My name is Mark, I'm 27 years old, from Indiana,USA. I just found out about this foundation and I love what you are doing. Maybe if I had a resource like this when I was younger things wouldn't have been so hard. Anyway here is my story:
The first time that I self harmed I was in middle school. I think 7th grade. I didn't know what depression was at the time and I had no clue what I was going through. In high school I continued to self harm periodically.
To this day my arm still has a patch that is almost completely covered in scars.
Things really started getting bad when I went off the college. I wasn't ready to go to college and so I was going to a school I didn't want to be at in a major that I didn't want to do. I was too busy being concerned about what other people wanted from me that I didn't stop for even a second to think about what it was that I needed.
After about two years I dropped out. I moved back home with my parents and got a job as a cashier. The depression was crippling. One night I was found by two police men on a freeway overpass looking down at the traffic. A highway patrol officer had seen seen me from below and called it in to the local station. They came and talked to me, and after a twenty minute conversation they said that I needed to call someone to come pick me up or they would take me into protective custody so I didn't hurt myself. It was then that I realized maybe things weren't good.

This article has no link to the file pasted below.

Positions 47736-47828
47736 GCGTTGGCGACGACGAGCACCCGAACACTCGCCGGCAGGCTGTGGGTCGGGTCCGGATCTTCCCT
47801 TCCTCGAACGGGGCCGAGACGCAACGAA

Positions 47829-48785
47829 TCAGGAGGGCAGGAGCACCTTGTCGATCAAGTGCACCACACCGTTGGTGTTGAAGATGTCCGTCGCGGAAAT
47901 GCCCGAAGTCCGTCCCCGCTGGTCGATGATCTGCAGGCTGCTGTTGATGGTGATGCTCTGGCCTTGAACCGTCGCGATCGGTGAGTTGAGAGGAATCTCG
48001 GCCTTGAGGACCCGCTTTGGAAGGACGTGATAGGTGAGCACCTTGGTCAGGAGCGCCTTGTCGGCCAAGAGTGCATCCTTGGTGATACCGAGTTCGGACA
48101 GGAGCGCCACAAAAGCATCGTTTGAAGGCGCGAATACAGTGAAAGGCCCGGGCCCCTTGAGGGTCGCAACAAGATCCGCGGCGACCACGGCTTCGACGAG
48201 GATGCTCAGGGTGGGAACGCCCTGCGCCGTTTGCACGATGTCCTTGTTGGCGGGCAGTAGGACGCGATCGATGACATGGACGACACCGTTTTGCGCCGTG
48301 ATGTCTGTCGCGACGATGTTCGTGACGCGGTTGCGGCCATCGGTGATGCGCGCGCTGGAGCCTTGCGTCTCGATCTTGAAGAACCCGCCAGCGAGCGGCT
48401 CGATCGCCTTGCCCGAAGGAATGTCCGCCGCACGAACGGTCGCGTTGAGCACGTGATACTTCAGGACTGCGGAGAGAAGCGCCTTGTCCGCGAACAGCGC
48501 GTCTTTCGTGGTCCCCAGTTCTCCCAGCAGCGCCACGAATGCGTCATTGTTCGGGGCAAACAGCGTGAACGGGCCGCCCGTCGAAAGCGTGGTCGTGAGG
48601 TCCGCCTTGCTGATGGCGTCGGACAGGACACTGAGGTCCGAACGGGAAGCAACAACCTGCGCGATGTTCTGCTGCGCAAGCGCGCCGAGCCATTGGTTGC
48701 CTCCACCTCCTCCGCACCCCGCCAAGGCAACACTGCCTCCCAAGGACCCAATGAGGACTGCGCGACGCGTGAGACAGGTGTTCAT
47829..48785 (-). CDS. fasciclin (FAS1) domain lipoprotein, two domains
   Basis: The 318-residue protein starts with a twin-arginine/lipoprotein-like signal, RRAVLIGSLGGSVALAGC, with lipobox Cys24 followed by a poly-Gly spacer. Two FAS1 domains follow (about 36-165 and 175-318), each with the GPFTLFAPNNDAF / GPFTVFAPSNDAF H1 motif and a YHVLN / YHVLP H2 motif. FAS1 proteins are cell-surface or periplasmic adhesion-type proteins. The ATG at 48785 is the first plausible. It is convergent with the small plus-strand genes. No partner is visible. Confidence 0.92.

If two police officers could tell I was in danger from a twenty minute conversation maybe there really was something wrong.
Shortly after that I started going to therapy and taking medication. I was hesitant and resistant to it at first but once I opened up and accepted the help things started improving. I was offered a full time position at the shop that I had been working part time. I started taking some classes at my local community college.
I started going down a path that I wanted to go down and not just doing things because they were expected of me. In the past couple of years I went to a technical school and got a degree and am now working in a pretty good and enjoyable career. I am working more on creating the life that I want for myself and trying to not just do things to meet other peoples expectations. I am not saying my life is perfect. I still have my bad days, but I am continuing taking antidepressants and seeing my therapist regularly.
I am working on improving myself and being the person I want to be and getting to the place I want to be.
It can still be a painful process. I still have days that things are so bad I cant go to work, but I am working towards making the life that I want. I still have my scars, and I know some of them are so bad that I will always have those scars, but it is a reminder of things I went though, and more importantly its a reminder that I got through them.
I guess the moral of this story is:
Don't do things just because it's what other people expect of you, you need to take care of your own mental health.
Don't be afraid to ask for help and more importantly, accept that help. Mental health can be a taboo topic sometimes, and once we can destigmatize mental health and start having open conversations we will be able to catch the signs earlier and get people the help they need.
I hope my story can be helpful for the foundation. If sharing my story can help people I will gladly share everything. I would love to donate, and once I have some money I can spare I will gladly give what I can. I believe a foundation like this can same many lives.
- Mark Zavestoski.